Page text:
The Dutch bankruptcy rate continues to rise, with 60% more firms going bust in the first nine months of 2023 than in the year-earlier period.
While month on month the increase is still low – just 25 more firms went bankrupt in September than in August – the trend has been upward for over a year, national statistics agency CBS said on Thursday.
In May 2013, at the height of the economic crisis, 911 firms went bust. By August 2021 that had fallen to a record low of 109, as government measures to cushion the impact of the coronavirus lockdowns helped stop companies from going bust.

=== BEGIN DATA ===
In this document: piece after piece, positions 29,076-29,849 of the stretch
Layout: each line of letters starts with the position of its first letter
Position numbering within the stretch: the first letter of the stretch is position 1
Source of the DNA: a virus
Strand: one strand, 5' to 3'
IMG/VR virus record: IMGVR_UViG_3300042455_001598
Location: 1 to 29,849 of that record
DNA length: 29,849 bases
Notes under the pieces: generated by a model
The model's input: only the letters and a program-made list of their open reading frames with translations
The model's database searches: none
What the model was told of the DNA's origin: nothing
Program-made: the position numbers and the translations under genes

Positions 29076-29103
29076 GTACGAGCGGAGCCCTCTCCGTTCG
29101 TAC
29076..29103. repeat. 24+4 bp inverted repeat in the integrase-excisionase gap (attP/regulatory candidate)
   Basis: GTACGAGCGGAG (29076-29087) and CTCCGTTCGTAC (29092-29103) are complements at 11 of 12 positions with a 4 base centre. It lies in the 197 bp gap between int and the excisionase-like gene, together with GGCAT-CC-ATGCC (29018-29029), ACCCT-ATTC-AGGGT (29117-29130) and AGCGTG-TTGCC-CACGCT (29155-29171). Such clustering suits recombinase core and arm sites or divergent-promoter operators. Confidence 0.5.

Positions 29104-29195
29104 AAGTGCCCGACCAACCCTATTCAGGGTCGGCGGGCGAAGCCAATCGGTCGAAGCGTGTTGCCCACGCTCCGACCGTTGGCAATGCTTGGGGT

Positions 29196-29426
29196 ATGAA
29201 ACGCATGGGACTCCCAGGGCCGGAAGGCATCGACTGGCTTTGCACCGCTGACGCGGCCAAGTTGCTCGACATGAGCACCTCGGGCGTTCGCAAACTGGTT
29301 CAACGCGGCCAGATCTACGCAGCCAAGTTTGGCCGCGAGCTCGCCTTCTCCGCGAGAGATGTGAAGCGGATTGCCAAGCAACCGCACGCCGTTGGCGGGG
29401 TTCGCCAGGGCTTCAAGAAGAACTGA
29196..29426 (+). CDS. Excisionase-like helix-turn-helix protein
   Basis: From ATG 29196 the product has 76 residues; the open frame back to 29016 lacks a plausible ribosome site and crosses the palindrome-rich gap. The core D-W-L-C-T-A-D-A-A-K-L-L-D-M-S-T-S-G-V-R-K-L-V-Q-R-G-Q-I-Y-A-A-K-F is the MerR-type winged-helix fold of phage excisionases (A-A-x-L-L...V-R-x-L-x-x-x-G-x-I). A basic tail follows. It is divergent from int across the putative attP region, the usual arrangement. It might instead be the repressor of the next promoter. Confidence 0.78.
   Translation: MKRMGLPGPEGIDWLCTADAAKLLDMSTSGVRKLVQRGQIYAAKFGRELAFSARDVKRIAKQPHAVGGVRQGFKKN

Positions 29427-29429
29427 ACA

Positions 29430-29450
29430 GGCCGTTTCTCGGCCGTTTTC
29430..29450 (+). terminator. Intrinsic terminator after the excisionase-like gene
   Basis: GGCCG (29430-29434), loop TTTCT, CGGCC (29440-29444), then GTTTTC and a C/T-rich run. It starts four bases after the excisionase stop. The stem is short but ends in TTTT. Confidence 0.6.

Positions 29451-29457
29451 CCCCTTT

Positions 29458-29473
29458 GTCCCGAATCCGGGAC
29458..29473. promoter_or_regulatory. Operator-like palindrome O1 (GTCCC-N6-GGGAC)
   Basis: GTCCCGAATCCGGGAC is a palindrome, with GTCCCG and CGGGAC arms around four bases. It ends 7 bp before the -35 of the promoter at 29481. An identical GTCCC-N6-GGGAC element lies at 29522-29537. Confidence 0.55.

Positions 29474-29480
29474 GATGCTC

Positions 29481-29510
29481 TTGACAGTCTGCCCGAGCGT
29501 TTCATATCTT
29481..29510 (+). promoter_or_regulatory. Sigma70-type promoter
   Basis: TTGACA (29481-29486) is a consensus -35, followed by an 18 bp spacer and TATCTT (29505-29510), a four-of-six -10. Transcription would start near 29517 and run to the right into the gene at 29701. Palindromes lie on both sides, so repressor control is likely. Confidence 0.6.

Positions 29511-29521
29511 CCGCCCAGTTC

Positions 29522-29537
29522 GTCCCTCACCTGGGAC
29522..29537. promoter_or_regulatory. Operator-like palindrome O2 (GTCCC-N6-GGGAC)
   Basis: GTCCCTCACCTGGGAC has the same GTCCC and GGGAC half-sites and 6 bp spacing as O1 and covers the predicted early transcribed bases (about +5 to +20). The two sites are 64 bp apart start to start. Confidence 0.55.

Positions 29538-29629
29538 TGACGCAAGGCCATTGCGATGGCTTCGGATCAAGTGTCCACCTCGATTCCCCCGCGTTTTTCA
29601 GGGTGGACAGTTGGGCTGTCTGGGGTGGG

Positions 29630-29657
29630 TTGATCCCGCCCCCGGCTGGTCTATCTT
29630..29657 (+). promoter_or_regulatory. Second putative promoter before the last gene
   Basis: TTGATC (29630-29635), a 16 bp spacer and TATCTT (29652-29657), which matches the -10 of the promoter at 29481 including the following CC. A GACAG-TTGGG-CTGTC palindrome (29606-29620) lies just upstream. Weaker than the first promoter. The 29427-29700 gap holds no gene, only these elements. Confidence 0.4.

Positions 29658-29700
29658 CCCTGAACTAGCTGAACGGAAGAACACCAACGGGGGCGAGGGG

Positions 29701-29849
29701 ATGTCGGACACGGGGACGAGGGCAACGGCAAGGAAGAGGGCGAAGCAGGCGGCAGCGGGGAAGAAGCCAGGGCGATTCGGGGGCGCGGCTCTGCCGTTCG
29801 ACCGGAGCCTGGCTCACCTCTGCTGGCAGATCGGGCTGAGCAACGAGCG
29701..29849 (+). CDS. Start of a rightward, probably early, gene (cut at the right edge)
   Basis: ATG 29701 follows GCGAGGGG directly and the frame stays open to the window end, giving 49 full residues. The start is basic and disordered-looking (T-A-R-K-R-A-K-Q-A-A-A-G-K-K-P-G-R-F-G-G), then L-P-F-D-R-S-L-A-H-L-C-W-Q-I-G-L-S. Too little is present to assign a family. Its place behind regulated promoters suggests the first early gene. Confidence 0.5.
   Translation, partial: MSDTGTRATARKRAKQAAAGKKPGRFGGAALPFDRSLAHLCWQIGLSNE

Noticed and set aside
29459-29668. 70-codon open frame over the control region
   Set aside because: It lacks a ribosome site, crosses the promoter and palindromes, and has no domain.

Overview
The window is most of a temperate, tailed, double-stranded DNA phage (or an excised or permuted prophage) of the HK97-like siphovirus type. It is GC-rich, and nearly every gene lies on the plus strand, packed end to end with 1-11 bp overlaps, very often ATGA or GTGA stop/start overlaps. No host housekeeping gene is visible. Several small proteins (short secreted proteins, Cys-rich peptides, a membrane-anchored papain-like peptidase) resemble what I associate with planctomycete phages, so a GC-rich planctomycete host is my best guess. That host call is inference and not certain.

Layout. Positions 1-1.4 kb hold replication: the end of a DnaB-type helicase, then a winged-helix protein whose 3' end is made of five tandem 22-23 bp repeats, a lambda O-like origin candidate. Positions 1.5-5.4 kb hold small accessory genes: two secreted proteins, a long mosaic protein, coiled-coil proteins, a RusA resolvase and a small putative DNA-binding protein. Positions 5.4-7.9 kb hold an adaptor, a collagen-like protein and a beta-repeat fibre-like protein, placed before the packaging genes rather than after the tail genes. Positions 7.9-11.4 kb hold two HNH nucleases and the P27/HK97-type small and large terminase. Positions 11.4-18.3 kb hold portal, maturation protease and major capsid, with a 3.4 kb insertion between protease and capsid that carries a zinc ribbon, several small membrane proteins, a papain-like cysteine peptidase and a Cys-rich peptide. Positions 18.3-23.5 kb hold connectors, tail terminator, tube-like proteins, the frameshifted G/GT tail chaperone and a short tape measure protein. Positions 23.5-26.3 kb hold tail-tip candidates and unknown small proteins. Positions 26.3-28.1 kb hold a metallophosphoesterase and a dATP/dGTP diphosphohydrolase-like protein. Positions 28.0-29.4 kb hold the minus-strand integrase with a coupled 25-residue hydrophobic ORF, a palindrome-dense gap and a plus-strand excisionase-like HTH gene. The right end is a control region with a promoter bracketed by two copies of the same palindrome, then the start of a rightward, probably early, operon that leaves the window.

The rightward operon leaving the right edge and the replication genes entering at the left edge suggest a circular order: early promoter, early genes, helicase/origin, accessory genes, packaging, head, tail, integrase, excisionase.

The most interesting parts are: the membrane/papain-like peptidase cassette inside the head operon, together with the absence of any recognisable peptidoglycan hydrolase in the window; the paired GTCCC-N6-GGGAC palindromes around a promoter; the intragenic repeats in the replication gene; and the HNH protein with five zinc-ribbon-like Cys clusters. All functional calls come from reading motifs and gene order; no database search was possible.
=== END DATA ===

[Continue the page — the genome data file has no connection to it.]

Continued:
The central bank said last year it expected the bankruptcy rate to rise once the measures were wound down because some firms which were no longer viable were being kept afloat by the government help. Firms were also able to defer their taxes.
The tax office said in July 37,000 business owners had fallen behind in the installment scheme that gives them five years to pay their deferred tax debt and that 51,000 had not paid anything at all.
Credit insurer Allianz told the Financieele Dagblad in July it expected 3,270 firms would go bust this year, a rise of 52% on 2022.
There have also been a number of high profile bankruptcies recently, including Big Bazar, BCC and the fashion group Doek Retail.
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